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Marshall Faulk and Isaac Bruce. Emmitt Smith and Michael Irvin. Larry Csonka and Paul Warfield. Franco Harris and Lynn Swann. Tony Dorsett and Drew Pearson.
That’s how good LeSean and DeSean can be.
In this offense? In this system? If Michael Vick stays healthy? They can be one of the greatest receiving-running combos in NFL history.
Premature? Maybe. But now in their fifth year together, they’re already piling up some remarkable numbers.
No tandem in NFL history has done what these two electrifying playmakers have done so far this young season.
Two games in, LeSean McCoy has 356 yards from scrimmage, the 16th-highest total in NFL history after two games, and Jackson has 297 receiving yards, the 12th-most in NFL history after two games.
In the last 20 years, only two running backs have more yards from scrimmage than McCoy after two weeks -- Arian Foster (376 in 2010) and C.J. Spiller (365 last year).
In the last 20 years, only three receivers have more yards than Jackson after two weeks -- Jimmy Smith (343 in 2000), Chad Johnson (304 in 2007) and Steve Smith (334 in 2011).
This is the first time in NFL history a team has a running back with 350 total yards and a receiver with 275 yards after two games.
McCoy is the NFL’s leading rusher, and Jackson is the NFL’s leading receiver. McCoy’s 237 yards lead Doug Martin by 28, with Adrian Peterson third at 193. Jackson’s 297 yards is 39 more than Julio Jones and 61 more than Randall Cobb.
In the Redskins win, McCoy had 184 rushing yards and Jackson had 104 receiving. Sunday, in the home-opening loss to the Chargers (see story), McCoy had 114 yards receiving and 53 rushing and Jackson was 9-for-193.
That’s 653 combined yards in two games for DeSean and LeSean. More than nine NFL teams.
Jackson promised he’d be rejuvenated in Chip Kelly’s offense, and he sure is.
This is the first time he’s had touchdowns in consecutive games since November 2010 -- nearly three years ago. His 61-yard touchdown was the sixth of 60 yards or more from Michael Vick, and only three QB-WR combos have more 60-yard TD plays the last 20 years.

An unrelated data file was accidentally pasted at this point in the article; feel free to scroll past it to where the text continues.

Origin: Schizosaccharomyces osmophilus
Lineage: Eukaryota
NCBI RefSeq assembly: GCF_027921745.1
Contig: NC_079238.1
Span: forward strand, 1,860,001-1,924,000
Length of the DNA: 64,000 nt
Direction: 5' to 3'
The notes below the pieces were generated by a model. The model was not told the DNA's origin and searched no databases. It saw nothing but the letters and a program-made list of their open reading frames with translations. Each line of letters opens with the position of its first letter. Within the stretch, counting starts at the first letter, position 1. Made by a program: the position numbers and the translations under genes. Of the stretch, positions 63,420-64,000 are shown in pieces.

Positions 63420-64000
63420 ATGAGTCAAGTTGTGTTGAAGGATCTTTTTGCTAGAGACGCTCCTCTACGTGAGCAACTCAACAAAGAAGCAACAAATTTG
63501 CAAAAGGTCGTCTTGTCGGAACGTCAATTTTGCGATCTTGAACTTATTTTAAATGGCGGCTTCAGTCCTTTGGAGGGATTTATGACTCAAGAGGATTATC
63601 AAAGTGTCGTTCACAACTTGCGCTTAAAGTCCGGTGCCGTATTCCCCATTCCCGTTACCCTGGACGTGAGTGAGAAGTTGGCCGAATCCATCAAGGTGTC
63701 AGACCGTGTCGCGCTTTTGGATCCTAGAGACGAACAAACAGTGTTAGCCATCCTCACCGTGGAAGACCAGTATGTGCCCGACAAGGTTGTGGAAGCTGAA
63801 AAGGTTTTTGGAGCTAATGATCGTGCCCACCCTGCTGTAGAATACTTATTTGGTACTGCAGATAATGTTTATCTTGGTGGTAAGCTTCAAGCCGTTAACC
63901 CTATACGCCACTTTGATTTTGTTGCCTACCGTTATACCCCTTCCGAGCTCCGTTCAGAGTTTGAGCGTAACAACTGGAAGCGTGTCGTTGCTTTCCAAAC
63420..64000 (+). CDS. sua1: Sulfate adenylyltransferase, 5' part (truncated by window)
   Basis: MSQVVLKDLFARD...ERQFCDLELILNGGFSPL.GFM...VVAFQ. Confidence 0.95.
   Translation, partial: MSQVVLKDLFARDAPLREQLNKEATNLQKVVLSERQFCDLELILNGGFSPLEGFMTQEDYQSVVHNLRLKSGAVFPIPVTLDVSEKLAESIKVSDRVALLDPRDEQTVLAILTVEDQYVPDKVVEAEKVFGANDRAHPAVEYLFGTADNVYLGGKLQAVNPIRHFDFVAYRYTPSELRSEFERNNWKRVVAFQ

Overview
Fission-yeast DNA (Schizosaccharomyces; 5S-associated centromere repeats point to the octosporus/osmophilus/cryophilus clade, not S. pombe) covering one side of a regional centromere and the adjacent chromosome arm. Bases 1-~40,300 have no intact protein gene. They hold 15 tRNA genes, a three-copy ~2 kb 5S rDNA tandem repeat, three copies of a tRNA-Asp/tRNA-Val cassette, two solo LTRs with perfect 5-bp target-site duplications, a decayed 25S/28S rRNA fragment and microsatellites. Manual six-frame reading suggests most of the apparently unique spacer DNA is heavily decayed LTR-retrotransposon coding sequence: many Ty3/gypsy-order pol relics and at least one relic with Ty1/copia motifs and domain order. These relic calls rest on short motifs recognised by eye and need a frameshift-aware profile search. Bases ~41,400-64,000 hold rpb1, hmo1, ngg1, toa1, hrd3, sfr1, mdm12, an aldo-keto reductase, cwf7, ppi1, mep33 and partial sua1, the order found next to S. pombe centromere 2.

Jackson has already matched his touchdown total from last year as well as his total of two 100-yard games in both 2011 and 2012.
He surpassed 5,000 career yards on Sunday and with 5,082 and possibly nine more games before he turns 27 on Dec. 1, Jackson already has the eighth-most receiving yards in NFL history by a player before his 27th birthday.
If he gets single coverage like he did Sunday, he might get to 6,000 by the bye week.
“I felt throughout the game that we were going to have some good matchups,” Jackson said. “Shareece Wright was actually following me throughout the whole game. He played at [USC], and I played against him before, and I just felt I was going to be able to take advantage of that matchup.
“Any time we had a matchup where guys were going to try to get in my face and press me the whole game, I like my options on that.”
McCoy is determined to outdo his 2011 All-Pro season, and he’s actually on pace to do that. He had 253 yards from scrimmage two weeks into his 2011 season, so after two games he’s 100 yards ahead of that pace.
McCoy now has 5,810 yards from scrimmage with as many as 14 more games before his birthday. He’s already 25th in NFL history in yards from scrimmage by a player before his 26th birthday and if he stays healthy will be in the top 10 by the end of the year.
As productive as McCoy and Jackson have been, both spoke Sunday of missed opportunities. Jackson and Vick failed to connect on a few deep balls (see story), and McCoy lamented his inability to score on what turned into a 70-yard catch-and-run.
It was McCoy’s longest career reception, but he was tackled at the 7, and the Eagles had to settle for a field goal in a game they eventually lost by three.
“We need to find a way to get in there,” McCoy said. “We need to find a way to score. Three is OK, but sometimes you need a touchdown in different situations in the game.
“With the type of offense we have I don’t think moving the ball in an issue. I think it’s the necessary points that we need to get so it doesn’t come down to a situation where we need special teams to cover the ball or we need the defense to get a stop.”